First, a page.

Note: I started this post back in May, but never finished it because on some level, I am still ashamed of how I feel. I cringe at the thought of someone I know in the real world stumbling across this very private chapter of my life. However, a recent event has made me decide to share this part of myself publicly in the hope that it might help even ONE person out there feel less alone.
I have never really talked to anyone about what it is like to live with depression and anxiety. I tried the medicine. I self medicated to the point of almost killing myself with addictions. I sat politely and tried to work through it with therapists. I have smiled and tried to pretend that everything is just fine. The truth is, it will never go away. At the very least, I believe I am finally willing to accept that. So how do you live with a hole inside of you that can never be filled?
I was always a moody child, so it isn’t so hard to believe that my parents thought I was just acting out when I hit puberty and retreated into a shell of dark makeup, industrial rock, and self mutilation. Unfortunately, I held one of those deep, dark, twisty secrets that changes a person forever. A nightmare monster came from the shadow world and stole the last moments of my childhood and tormented me for years to follow. I have scars inside and out that will last a lifetime and define the person I am now, for better and for worse. Many of us can tell you this same sad tale, but that is not the part I want to talk about today.
Hopelessness. That is what it felt like when it first descended upon me. That is still what it feels like now. When you strip a person of their humanity and free will at such a young age, you strip them of hope. How can a child dare to dream when they know that the night brings nothing but nightmares? I didn’t know how to deal with it on any level. I was not a person. I didn’t feel like a person should feel. This hole. This empty. This feeling that nothing in the world mattered. How can nothing be so heavy? I would cut myself just to feel something. To be in control of something. My body was not mine, but the patterns I carved into it would remind me that I was still there. I started drinking heavily by the time I was thirteen. It’s an odd thing to want to feel something and feel nothing all at the same time. I lived only for the day that I would be free. I had to survive. I had to make it back to find myself. I had to be happy one day. I didn’t know then that I would never be truly free.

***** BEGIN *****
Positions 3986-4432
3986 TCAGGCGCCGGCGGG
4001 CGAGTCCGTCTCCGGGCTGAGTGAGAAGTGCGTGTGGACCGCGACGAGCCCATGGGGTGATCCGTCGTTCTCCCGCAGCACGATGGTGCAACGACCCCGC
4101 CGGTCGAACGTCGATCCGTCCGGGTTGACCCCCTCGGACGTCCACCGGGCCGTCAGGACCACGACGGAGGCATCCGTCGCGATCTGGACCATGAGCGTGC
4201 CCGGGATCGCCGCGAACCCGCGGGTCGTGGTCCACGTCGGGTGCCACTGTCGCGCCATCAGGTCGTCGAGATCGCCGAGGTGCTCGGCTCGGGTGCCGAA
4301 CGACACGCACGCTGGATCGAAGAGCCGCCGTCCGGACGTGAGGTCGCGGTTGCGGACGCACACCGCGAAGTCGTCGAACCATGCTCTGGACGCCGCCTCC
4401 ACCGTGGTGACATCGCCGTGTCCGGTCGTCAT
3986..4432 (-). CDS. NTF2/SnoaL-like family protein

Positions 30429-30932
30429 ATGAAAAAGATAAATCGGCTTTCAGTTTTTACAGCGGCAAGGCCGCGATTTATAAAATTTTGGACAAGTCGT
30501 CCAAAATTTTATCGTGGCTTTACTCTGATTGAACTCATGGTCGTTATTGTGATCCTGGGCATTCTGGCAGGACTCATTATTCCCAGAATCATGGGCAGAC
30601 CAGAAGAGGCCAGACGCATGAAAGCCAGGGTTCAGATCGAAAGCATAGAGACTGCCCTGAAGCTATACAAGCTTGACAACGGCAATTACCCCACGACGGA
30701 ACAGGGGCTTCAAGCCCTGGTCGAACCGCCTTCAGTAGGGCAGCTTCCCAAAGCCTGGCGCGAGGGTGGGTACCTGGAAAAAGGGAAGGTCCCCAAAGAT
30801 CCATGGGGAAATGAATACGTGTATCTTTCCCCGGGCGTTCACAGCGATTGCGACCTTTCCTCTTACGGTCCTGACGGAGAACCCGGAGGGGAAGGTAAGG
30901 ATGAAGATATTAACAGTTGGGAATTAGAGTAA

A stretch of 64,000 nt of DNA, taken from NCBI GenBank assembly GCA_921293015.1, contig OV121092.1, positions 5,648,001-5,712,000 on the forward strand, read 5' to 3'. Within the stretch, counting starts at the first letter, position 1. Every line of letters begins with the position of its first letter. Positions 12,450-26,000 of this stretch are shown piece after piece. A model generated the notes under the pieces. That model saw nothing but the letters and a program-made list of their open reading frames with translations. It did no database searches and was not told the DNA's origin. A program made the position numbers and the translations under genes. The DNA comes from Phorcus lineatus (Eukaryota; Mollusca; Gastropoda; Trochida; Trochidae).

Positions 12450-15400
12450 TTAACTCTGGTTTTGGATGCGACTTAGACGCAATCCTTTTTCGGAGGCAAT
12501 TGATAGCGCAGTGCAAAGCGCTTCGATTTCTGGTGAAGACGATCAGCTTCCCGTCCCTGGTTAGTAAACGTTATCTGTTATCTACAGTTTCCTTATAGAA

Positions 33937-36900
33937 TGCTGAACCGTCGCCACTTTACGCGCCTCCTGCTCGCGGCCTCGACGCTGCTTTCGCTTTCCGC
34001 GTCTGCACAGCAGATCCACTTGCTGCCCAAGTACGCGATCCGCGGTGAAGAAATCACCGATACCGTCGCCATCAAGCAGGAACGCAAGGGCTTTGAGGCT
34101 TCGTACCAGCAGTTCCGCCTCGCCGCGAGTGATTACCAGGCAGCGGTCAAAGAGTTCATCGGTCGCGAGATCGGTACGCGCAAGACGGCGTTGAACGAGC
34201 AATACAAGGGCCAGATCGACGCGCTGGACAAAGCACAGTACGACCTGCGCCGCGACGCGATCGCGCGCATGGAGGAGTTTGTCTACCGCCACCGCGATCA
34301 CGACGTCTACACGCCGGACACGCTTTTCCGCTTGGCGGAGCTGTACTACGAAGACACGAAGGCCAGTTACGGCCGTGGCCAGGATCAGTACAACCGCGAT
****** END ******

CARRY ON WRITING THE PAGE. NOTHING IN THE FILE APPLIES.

The day of my assumed freedom came and I started college far away from home. I was so numb. I lived in a fog of trying to forget and trying to become a person again. I tried to have a normal life and a normal relationship. I got off of the medicine my mother had put me on to “calm my anxiety”. Without the medicine, the fog cleared a bit. I moved in and played house with my high school sweetheart. But the nightmare didn’t go away. I failed. I let the empty take me. I tried to fill it up with all of the wrong things. I lived to feel good. And by good, I mean I passed out somewhere in a strangers house, or bed, or yard, or car…waking up with more shame and more nothing.
Somehow I managed to graduate college. I worked to support myself, but I worked more to support my habits. For years it went on like this. Waking up hungover, making excuses for being late and disheveled. Running any meaningful relationships into the ground for fear of intimacy and lack of trust in other humans. For fear that someone would see me. See that I was empty. And one day someone did see me.
It took one person. One friend to step up and say “Stop, you are killing yourself.” Countless others had tried, and I don’t know how he got through. I don’t know why. I don’t even know if it was him, or just the right time in my life to make a change because I couldn’t get much lower. He saw all of the things inside of me and was not afraid of them, because he also saw the light that was still there, too. On the outside, I was the fun party girl everyone wanted to go out with, but he didn’t buy into it. He confronted me and made me really evaluate the state my life was in. He pushed me out of the dark, and I pulled myself out.
By no means did he save me. I did that all by myself. I had to make the choice. I had to put in the work. I had to realize that no one can save you but you. In the last few years, I have turned my life around. I have stopped drinking and changed my lifestyle. I changed the way I saw myself. For the first time in my life, I feel like I have value, and that is huge for me. Am I magically cured? No. Hell no. I still have days when I can’t get out of bed because it hits me so hard. But I am doing my best to abstain from the things that make my mental health worse, and the more progress I see in my personal life, the more I want to keep pushing forward. I have hope again, and I will hold on to that as long as I can. The empty space is still there, but it is getting easier to live with.
So whoever you are, whatever stage you are in…Don’t give up. You are not alone.
An excerpt of this work is being featured in the upcoming audio book “Nevertheless We Persisted: Me Too” from Blunderwoman Productions.
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